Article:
Yevtushenko wrote:
"How sharply our children will be ashamed/taking at last their vengeance for these horrors/remembering how in so strange a time/common integrity could look like courage."

10:04 AM  
Anonymous vegankid said...

your words are absolutely beautiful! i'm reminded of a conversation that nubian and i were having this weekend. basically about how the voices of all wimmin of color are threatening, unless you're a condoleeza rice or a michelle malkin. looking at it this way, anything you say will evoke terror into the hearts of those that wish to maintain the status quo. that's why we must not let those in power define what is and isn't terrorism. for much of the world, english is the terrorist language, and poetry is freedom.

i hope you never censor your own words, pq, they are beautiful and powerful and the world needs them.

10:46 AM  
Blogger skyscraper said...

you are not a coward, already by the fact that you are so courageous to realize those fears within yourself, and to admit them to yourself and to the world.

you have a wonderful, unstoppable voice that resonates in people's heart long after we've read your poetry. you make these feelings known, you speak for those who cannot speak. you are a heroine.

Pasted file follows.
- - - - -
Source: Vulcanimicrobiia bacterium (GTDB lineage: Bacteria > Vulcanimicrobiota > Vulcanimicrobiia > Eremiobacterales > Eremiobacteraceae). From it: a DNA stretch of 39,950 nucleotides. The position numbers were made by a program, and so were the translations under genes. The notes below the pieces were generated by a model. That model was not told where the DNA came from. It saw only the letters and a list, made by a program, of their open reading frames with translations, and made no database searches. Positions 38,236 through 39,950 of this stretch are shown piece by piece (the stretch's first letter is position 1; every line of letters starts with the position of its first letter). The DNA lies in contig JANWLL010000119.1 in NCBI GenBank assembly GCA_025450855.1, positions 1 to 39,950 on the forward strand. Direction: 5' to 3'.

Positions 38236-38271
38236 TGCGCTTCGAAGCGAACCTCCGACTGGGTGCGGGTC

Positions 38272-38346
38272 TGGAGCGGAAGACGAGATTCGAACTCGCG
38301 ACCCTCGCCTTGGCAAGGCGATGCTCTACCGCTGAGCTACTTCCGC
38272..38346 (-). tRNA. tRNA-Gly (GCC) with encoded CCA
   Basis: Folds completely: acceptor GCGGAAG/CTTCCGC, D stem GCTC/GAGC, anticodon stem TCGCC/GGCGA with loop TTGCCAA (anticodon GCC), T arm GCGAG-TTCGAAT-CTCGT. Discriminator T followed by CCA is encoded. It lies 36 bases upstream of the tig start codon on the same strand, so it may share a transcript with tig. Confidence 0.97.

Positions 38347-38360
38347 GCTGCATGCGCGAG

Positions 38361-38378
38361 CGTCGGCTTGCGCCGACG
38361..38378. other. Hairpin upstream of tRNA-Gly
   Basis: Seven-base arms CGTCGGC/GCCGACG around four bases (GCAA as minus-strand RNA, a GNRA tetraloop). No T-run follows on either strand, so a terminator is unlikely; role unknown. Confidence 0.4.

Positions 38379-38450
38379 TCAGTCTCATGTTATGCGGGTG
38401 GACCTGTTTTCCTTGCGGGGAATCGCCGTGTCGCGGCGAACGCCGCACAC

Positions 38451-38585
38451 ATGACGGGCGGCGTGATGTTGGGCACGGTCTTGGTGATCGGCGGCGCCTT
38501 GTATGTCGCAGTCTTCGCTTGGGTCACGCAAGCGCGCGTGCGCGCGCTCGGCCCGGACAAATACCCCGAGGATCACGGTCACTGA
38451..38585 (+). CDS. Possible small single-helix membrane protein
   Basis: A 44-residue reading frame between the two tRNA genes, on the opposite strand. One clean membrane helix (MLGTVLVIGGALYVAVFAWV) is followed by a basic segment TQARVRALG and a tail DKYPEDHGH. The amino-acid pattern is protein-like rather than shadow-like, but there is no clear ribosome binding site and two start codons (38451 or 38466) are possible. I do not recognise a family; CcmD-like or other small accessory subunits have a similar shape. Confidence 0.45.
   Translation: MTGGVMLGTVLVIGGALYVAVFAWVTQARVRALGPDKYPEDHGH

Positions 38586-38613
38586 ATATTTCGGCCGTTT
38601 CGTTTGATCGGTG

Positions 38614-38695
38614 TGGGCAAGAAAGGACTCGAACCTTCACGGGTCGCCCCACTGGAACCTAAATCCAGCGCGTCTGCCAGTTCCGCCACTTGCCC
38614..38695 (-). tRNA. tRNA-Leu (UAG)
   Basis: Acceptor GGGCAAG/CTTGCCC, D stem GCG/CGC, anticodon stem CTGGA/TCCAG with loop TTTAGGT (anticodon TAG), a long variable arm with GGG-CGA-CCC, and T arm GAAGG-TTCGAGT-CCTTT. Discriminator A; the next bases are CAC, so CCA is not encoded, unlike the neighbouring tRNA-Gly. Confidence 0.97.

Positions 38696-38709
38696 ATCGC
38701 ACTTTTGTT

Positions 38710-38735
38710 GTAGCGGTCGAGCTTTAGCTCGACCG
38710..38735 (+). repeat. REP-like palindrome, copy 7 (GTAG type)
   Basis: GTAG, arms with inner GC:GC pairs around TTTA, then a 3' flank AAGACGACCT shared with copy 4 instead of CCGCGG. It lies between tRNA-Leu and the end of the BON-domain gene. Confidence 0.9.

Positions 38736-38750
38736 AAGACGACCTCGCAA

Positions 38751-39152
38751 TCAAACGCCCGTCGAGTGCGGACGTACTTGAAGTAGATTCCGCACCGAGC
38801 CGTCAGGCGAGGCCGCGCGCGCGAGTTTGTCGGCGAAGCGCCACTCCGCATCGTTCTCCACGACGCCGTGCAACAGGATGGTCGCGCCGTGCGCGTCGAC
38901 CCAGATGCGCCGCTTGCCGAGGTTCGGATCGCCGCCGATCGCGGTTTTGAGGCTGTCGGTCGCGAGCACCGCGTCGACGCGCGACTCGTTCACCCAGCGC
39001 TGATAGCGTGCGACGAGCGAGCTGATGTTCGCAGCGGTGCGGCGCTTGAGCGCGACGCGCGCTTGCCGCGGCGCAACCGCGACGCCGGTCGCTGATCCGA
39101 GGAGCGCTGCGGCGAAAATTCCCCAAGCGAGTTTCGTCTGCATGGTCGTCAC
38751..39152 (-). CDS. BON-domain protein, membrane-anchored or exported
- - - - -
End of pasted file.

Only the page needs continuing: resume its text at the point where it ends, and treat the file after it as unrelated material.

you know all too well that we can't always be angry, can't always try to shout our truths to the ignorant fucks' faces, can't internalize other people prejudice and hate, can't keep educating people that are un-educatable. you've told me this yourself a while ago when i just started blogging. and these profound, wise and precious words have been engraved deeply in my heart ever since.

thank you for being such a passionate writer. and thank you for sharing this, it's inexplicably beautiful, PQ!

2:39 PM  
Blogger Pomegranate Queen said...

wow - everytime I'm surprised by just how much your supportive comments affect me. it's like I don't even know what to expect when I post my thoughts, my words, my emotions...I post them not knowing where they go...all I know is that they're out of my head and I can think clearer, breathe clearer.
so when I see how my words might touch others out there, it's always shocking but amazing, because I know there are others out there like me that get me, or at least, a part of me through my words.
thank you for your comments. I truly appreciate them.


12:43 PM  
Blogger skyscraper said...


keep on being as beautiful and irresistable as you are in your vulnerability and strength, girl. you're endlessly inspiring. you remind me that it's ok to be sad and human, because in the end we're still able to show unabridged tenacity and strength, if need be.

and you reinforce my self-confidence and self-admiration because your presence and words speak to me by saying you can be sensitive, frustrated and fuckin' fed up, yet survive.

1:58 AM  
Blogger Pomegranate Queen said...

thank you sky, truly, thanks. :)
I am inspired by people like yourself and am happy I can be that in return...
it is ok to be sad and human and I love the way you put that. as you put it, it doesn't mean we aren't survivors and fighters, just human with all the range of intense emotions that make us who we are.
peace girl,

7:49 PM